AB: Can you tell me how this series started? What sparked your interest in the work?
The forest always had an important place in my life. The house in which I grew up stood at edge of the forest of Fontainebleau. Over the years it became a familiar environment, a place to which I became greatly attached. A home away from home. As a child it was my playground, the land of many adventures and extraordinary stories. As a teenager it became a place of freedom and escapism away from parental authority. When I moved back to France after my studies, I felt the need to get closer to home. I spent a lot of time wandering alone in this particular forest, going back to the sites of my childhood where I used to build huts, finding new ones made by kids just like me, 15 years ago. That’s when the series started. I wanted to reinvest as an adult all these places, to go deep into the woods and photograph the unseen and the mysterious, calling back on childhood memories while playing on the symbolic aspect of the forest as a place of myths, legends and fairytales.
AB: What do you strive to convey in this body of work? Is there a feeling or sense of place you want your viewer to relate to from the series?
Through this series I wanted to picture the forest as a timeless space, disconnected from the urban world. To do so I have tried to convey its psychological impact on the visitor by putting forward its stillness and solitude. The series starts as a journey of wander into the woods and eventually turns into a quest for identity scattered with obstacles, singular rituals and secret hideaways. The silence and obscurity of the forest prompts contemplation and its immensity provides us with a space in which we can loose ourselves, escaping the monotony of everyday life in order to find our true selves.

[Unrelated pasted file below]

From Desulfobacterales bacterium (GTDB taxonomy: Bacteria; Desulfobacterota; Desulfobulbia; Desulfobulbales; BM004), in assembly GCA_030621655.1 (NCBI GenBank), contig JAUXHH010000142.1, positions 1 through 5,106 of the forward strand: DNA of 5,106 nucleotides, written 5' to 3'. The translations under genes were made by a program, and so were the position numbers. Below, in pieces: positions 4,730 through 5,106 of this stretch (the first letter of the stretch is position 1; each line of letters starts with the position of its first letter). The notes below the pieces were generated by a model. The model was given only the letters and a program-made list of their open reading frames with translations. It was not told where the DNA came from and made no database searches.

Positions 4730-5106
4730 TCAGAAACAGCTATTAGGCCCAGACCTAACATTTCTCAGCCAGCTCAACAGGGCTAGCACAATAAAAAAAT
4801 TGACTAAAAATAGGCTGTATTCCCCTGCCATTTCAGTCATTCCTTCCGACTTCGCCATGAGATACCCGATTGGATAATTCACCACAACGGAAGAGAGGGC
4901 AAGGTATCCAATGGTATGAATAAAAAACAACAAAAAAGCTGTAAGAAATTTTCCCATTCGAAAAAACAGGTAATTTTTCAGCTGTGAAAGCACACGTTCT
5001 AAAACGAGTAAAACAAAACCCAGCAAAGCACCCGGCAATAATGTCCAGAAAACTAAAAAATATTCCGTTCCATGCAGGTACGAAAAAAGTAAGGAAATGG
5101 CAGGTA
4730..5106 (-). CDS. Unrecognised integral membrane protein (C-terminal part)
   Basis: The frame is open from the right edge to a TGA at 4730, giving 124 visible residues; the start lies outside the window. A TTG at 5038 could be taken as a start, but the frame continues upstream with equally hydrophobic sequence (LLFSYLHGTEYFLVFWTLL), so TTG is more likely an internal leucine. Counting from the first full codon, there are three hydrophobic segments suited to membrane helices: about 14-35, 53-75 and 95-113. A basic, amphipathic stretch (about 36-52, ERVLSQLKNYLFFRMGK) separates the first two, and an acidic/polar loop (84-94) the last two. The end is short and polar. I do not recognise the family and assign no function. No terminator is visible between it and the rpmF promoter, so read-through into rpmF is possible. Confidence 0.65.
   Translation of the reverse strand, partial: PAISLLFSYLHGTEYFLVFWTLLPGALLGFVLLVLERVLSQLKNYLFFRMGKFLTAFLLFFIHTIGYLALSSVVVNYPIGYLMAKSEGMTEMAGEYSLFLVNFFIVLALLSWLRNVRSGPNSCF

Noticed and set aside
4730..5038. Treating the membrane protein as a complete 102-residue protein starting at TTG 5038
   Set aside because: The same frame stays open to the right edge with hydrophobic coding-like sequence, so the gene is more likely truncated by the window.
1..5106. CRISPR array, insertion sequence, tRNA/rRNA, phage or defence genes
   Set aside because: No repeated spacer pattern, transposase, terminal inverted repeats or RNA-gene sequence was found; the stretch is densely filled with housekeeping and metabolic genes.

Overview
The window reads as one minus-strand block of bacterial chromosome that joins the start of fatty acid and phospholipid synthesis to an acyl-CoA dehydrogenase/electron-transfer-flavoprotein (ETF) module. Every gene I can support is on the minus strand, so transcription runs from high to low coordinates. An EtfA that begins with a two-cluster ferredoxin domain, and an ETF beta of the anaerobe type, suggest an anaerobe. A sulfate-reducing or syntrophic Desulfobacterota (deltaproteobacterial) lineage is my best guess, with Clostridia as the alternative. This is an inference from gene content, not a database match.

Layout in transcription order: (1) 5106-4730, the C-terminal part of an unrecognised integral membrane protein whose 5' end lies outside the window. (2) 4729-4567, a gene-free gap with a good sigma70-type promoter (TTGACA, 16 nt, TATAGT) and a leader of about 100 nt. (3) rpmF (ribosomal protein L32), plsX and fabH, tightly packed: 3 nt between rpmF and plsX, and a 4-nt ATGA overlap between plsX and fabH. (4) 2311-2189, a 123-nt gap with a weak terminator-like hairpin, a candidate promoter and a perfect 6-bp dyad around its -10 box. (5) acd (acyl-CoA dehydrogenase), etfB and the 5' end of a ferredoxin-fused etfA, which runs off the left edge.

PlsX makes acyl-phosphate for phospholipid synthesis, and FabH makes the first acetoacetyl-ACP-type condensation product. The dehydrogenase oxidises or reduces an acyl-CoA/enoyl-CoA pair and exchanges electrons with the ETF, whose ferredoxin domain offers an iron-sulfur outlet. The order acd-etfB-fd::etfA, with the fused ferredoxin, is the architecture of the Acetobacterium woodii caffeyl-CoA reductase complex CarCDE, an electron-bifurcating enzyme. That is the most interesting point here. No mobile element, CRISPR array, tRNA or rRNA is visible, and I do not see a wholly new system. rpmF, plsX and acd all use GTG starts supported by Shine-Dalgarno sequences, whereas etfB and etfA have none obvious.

AB: What connections do the portraits and landscapes have in this series?
The people portrayed in the series are all close to me : childhood friends or family members. They share the relationship I have with the Fontainebleau forest through common memories. They have explored these woods with me and are therefore part of them. Their self-absorbed postures reflects the state of introspection engendered by the peculiar atmosphere of the forest.
In 2012, Alexandra Serrano participated in the Intimate Space project organised by the Brazilian artist Georgia Creimer, for the 2012 Youth Olympic Games in Innsbruck, Austria. Her project, Between Finger and Thumb was exhibited in Paris at the Festival Circulations(s) in March 2012, as well as in Montpellier for the Boutographies where she awarded the Exchange Prize, enabling her to exhibit in Rome at Fotoleggendo Festival along with established artists. Alexandra Serrano´s work was also shown in Toronto, Portland and Boston for the 2012/13 Flash Forward Festival, and more recently in the south of France at the Musée des Tapisseries of Aix-en-Provence. In the fall of 2014 she awarded first place in the fine art portrait category of the International Photography Awards (IPA) and in February 2015 she won the PHOTOBOOK Melbourne Photography Awards.
To view more of Alexandra’s work please visit her website.